Daniel here. Reporting for JapanesePod101.com.
Renewing a driver’s license can be a hassle in any country. Although this time, I was happy that I was able to renew my California’s driver’s license online (from Japan, no less!) with my credit card. Renewing my driver’s license here in Tokyo proved not to be as easy.
My understanding is that if you have a clean record, you can renew your license at one of several locations around Tokyo. However, if you had an accident or a ticket, you have to go to the main testing center in the city of Fuchū (府中 in the West part of Metropolitan Tokyo). I had been involved in an accident. Had this accident happened in California it would have been 100% the other driver’s fault. However, the police in Tokyo, whenever possible, like to divvy up the blame, usually 50-50.
I will not go into the details of that incident this time. If you want to hear about that experience, leave a comment and request it.
Well, since I did not have a clean record, I had to go to the Fuchū Driver’s License Center. I do not think there is a more difficult place to access in Metropolitan Tokyo than this spot. The nearest train station is 20 minutes by bus from Musashi-Koganei Station (武蔵小金井駅)! It can also be accessed by bus from Chōfu (調布) and Mitaka (三鷹) stations, but those rides will take you 30 minutes! And you are not permitted to drive to the facilities! I think this is part of the punishment.
Well, having arrived, I made my way to the information desk. I was given a form to fill out and a card for my secret number (暗証番号). I was to fill in two four digit numbers. I asked if they should match and the woman said なんでもいい, which I translate to “whatever”. After filling out these two forms, I got in the line that had the big “1” sign. Having reached the front, I was told how much the stamps I needed would cost. (Japanese bureaucrats just love papers and stamps). After draining my wallet of ¥4200, I made my way over to the big “2” sign which was for the eye test.
Japanese eye tests don’t require you to make out letters like they do in America. Instead, you have a circle with a slit in it and have to tell which side the slit is on. I have to wonder if this method is really all that effective. It seems too simple and I was only asked to identify three symbols. Oh well, I wasn’t about to complain!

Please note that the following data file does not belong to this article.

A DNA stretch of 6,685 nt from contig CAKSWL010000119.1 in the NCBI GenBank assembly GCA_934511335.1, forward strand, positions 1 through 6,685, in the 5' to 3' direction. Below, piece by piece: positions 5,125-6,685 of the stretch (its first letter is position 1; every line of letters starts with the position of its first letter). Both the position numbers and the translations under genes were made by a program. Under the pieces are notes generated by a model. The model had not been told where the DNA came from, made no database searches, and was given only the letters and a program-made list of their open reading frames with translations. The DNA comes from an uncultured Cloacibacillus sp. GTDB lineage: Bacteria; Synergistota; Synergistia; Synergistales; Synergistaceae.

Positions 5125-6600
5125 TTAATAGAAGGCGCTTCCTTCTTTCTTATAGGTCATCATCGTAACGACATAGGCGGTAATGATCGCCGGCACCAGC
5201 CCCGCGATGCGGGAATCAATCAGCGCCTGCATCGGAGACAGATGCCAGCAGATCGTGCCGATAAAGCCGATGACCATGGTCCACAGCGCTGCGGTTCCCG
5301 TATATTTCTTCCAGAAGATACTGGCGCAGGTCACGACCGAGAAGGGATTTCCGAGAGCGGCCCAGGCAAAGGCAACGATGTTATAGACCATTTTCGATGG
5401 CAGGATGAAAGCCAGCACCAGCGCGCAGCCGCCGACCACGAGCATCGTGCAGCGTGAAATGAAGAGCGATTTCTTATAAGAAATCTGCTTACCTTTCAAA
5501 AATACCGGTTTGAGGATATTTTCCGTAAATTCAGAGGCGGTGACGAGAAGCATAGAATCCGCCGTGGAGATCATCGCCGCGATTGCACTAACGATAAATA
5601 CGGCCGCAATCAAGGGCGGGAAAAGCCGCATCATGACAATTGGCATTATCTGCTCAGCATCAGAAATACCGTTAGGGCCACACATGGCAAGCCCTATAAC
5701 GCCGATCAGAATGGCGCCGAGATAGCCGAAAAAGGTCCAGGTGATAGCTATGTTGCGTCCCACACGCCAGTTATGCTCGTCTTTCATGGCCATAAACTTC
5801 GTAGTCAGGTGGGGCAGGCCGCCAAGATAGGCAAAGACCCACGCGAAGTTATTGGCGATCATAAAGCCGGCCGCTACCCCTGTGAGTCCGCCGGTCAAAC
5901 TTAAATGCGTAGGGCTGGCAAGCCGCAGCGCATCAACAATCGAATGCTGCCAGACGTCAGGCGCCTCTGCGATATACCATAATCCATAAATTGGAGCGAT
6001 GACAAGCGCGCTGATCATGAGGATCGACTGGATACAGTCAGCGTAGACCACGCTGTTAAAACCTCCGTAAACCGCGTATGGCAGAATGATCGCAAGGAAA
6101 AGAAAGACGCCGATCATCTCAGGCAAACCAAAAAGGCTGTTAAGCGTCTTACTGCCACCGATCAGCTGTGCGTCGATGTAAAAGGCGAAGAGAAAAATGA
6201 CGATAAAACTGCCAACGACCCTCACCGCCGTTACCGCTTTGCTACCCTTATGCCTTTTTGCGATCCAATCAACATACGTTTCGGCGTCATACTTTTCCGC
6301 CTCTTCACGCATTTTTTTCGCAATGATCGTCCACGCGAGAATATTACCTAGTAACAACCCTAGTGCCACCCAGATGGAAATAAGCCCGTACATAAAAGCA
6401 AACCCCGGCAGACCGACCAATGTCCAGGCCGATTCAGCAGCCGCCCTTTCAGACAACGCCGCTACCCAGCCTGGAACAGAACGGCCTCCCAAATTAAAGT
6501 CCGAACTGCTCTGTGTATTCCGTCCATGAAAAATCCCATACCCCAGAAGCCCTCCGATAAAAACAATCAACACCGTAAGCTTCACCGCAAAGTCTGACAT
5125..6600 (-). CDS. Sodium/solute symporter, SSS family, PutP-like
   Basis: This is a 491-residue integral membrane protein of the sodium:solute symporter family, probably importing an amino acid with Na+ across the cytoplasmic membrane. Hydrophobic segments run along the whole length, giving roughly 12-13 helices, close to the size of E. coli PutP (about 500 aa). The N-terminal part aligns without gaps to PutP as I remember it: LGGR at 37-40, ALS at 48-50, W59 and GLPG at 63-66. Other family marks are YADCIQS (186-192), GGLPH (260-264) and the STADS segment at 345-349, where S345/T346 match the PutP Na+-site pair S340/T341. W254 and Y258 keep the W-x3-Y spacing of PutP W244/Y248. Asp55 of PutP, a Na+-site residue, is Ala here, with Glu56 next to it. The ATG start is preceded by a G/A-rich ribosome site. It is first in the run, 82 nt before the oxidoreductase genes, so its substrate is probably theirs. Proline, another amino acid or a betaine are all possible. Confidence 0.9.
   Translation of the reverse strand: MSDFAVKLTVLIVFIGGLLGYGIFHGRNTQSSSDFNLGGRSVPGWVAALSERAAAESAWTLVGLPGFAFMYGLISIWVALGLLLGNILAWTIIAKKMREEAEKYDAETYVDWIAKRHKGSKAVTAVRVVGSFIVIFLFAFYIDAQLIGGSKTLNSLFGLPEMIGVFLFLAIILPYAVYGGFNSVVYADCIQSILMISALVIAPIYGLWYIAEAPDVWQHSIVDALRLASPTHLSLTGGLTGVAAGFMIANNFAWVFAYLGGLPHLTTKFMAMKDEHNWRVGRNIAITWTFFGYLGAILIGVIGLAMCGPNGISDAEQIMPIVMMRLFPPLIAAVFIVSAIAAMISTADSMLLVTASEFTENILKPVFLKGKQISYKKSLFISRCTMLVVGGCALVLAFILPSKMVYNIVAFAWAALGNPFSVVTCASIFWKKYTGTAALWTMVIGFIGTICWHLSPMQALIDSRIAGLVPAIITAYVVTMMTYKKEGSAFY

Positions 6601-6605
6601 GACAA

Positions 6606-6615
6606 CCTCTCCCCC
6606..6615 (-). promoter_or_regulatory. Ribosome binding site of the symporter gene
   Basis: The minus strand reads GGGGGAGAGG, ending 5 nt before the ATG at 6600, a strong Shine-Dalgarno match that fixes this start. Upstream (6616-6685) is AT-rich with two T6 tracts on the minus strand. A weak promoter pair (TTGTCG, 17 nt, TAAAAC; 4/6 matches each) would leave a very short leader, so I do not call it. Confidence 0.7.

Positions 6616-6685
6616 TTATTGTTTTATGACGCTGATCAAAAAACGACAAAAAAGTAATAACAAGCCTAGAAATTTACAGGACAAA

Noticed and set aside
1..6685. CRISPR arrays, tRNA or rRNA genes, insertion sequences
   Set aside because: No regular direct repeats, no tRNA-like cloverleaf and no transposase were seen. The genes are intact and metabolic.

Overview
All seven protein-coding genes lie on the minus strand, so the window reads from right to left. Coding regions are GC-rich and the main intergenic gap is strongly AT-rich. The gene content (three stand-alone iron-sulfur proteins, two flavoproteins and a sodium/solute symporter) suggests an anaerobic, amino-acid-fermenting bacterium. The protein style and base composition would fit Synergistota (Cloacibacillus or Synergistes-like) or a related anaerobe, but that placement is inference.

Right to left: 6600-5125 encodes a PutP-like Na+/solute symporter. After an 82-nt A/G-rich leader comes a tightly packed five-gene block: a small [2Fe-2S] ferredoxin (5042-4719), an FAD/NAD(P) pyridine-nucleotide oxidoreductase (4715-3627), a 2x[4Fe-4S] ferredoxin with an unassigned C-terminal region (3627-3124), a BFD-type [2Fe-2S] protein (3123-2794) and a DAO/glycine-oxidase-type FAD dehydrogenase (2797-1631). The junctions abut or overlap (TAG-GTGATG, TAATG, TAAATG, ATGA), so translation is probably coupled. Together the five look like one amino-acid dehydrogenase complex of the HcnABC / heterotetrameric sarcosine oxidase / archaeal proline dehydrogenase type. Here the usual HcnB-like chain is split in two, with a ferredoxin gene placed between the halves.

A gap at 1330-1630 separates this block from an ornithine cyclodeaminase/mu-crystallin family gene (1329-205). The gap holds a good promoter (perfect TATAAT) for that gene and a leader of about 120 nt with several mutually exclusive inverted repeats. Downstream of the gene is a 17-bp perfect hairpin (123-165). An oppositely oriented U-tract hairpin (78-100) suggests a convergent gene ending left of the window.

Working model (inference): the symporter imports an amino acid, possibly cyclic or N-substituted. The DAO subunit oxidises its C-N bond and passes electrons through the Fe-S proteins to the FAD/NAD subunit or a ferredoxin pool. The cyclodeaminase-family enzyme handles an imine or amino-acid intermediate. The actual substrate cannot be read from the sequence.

The next stage was have my photo taken. It did not come out bad for a license photo and you should be able to see it on the blog page. After this, I had finished the processing portion of the ordeal, but now came the purgatorial portion. The “lesson” was to be given in the annex on the second floor. This would be no big deal, but I had sprained my knee a few days before. You would think they would have an elevator. But, you would be wrong.
The lessons began every two hours and the previous lesson was only halfway through, so I headed to lunch. When I returned, I was given a seat number and went into the room where I waited to watch nearly two hours of video. Half-expecting to see the Japanese version of “Red Asphalt”, I was surprised when the officer seemed almost apologetic to be putting us through this lesson. He said 申し訳ありません (もうしわけ) more than a few times. But he also let us know how important traffic safety is.
He ended up only showing us about 20 minutes of the video, and lectured us みのもんた-style (a Japanese entertainer), only less charming. But, it was okay, and the time went by reasonably well, especially since he gave us a 10 minute break about half-way through.
After we were done, we filed past his desk as he stamped our forms and we shuffled downstairs to receive our new licenses. The first person in our line balked at the bottom of the stairs when she saw the waiting masses on the first floor. Then, in typical Japanese-style, we all waited there because she had stopped until the staff called the people who were renewing (as opposed to the rest of the people who were waiting to receive their first licenses. After we received our license cards, we took them over to a machine and entered our secret numbers with the cards on the IC reader. After being accepted, we were free to go.
The lesson from all this? Don’t get in an accident, even one caused by someone else!
In a future post, I’ll describe what it is like to transfer a foreign license in the first place. I hope you enjoyed this post. Be sure to leave a comment.
Until next time, さらば.